True Love: Fantasy or Reality?
BY TAMAR KEVONIAN
“Do you believe true love exists?” asked Aileen with her heavy Barsgahye (Persian Armenian) accent as she sat across from me at a candlelit table on a cool summer night. In her mid fifties, Aileen is immaculately turned out for the evening’s festivities. The conversation till then had been light and polite chit chat that is usual amongst people who had just met. That’s why I was started by her rather personal question.
“How do you define ‘true love?” I asked in return.
Aileen paused a moment, never having contemplated the thought that there may be other definitions of these two harmless sounding words which together have a power greater than their individual meanings.
The answers to the definition of true love can be as varied as there are waves in the ocean. A random sampling of answers to the question of “What is true love?” yielded the following:
“True love is when you put your partner’s interests above your own. It is when you will do anything to see them happy, even things that may go against what you believe. It is called sacrifice and true love is nothing without it.”
“To me, true love is something that is hard to explain. Sometimes people think that it is there. Some people know that it is there…”
“I think true love is when two people cannot help but spend a day without any contact whatsoever. They have to do it. They’ll suffer if they don’t have the person that they love. They love each other 110. Their love is never-ending for one another. They cannot have anyone better and they are perfect for each other.”
“There are so many more things that tie into ‘true love’ for me. There are so many things I’d write about, and I could go on and on, but I guess true love is, well, true love!”
“True love is the conviction to forgive the one whom you love…unconditionally.”
“When you’re away from her you think of her. When you’re with her you want to please her. When you laugh or cry you want to do it with her.”
“True love is when two people know each other’s imperfections, limitations, shortcomings, and flaws, and in spite of that they accept without hesitation and without hope for a change.”
“Do anything but without EXPECTATIONS !!!”
True love seems to be unconditional love, acceptance and sacrifice. It also seems to be obsessive, co-dependent and indefinable.
Aileen’s definition was not much different. Her words were “It’s unconditional and you don’t mind the other person’s faults.” She said this sitting next to her husband of over 30 years who was politely listening to the discussion with a badly veiled curiosity. After all, who doesn’t want to know their wives’ hidden thoughts about love, sex and everything else that makes a marriage?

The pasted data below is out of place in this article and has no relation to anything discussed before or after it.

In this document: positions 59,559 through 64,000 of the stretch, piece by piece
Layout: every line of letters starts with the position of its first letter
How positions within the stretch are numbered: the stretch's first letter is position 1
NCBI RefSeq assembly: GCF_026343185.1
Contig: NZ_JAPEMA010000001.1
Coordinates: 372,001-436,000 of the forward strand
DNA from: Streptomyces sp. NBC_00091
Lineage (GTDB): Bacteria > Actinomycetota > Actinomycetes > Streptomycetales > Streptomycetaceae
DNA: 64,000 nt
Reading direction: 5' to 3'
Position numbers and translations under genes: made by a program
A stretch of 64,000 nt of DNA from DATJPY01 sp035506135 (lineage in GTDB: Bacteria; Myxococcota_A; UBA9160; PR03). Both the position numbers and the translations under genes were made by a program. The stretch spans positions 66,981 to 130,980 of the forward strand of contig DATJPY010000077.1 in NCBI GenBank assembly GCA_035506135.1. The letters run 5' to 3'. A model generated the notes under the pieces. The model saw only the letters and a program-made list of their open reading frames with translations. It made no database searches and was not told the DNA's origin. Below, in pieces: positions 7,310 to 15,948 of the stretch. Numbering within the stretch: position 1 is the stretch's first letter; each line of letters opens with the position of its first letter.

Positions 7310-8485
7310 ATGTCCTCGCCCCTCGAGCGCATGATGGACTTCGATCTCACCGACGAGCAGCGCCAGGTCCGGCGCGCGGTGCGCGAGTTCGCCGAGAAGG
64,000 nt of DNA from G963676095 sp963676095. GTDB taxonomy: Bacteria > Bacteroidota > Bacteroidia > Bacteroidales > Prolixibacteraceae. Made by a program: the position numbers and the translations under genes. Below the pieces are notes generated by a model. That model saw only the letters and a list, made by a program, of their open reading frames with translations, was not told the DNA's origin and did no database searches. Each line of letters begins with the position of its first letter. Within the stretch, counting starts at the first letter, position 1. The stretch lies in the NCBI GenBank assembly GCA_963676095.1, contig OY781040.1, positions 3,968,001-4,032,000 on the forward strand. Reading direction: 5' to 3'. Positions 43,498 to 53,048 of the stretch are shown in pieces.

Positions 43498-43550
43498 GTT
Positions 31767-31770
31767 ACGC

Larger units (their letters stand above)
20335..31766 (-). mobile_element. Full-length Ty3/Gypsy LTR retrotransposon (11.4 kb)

“But that exists only in the movies,” I exclaimed when I heard her response. “Life is not a page out of Princess Bride or The Proposal,” I said referring to popular romantic movies. Isn’t it completely normal for the people we live with – be it our siblings, parents, spouses or roommates – to have annoying habits that occasionally drive us up the wall? Is it reasonable to expect that life should be like a fairy tale where everyone lives in harmony happily ever after?
Statistics on rising divorce rates clearly indicate that such a thing, apart from Walt Disney movies, does not exist. In the other extreme, disposable relationships are also disconcerting. A new reality television program, with billboards throughout the city, features a young woman with the tagline “You know this ring can come off,” an implication that a marriage is conditional and temporary, based on the whims of the ring wearer. This certainly goes against the above listed definitions of true love that include acceptance and unconditional love.
This dichotomy of existence, between fantasy and reality, of the definition of love and what is expected of a relationship, that has created a myriad of social ills such as divorce, fear of commitment, temporary relationships and the believe that one can “always do better” and why settle for anything less.
“There are no values in this country,” is Razmig’s constant complaint when talking about the epidemic of divorce. “They still have them in the Middle East,” he says in comparison. Perhaps. But upon closer inspection it is evident that the Middle East, Europe and all the points in between, are also experiencing rising divorce rates and many of the other relationship problems evident in our own backyard.
As children, fairy tales are necessary to help us acclimate to adult ideas, therefore the depictions of true love and happy endings help us learn about the themes of good and evil, of marriage and long term commitments. But now that we are adults, it is time to dispose of the childish notion of “happily ever after” and accept that life is a journey and the loving relationships in them make for a richer experience. There will be times when a spouse’s inability to put dirty socks in the hamper that is six inches away will be maddening or the obsessive worry about the floors cleanliness will make one long for a long walk on a very short pier but it doesn’t stop them from being the people we love.
Ultimately true love is about respect for another, cherishing their individuality, supporting their efforts, applauding their achievements, caring for their wounds while they heal and allowing room for them to grow into better human beings. And this takes a very long time.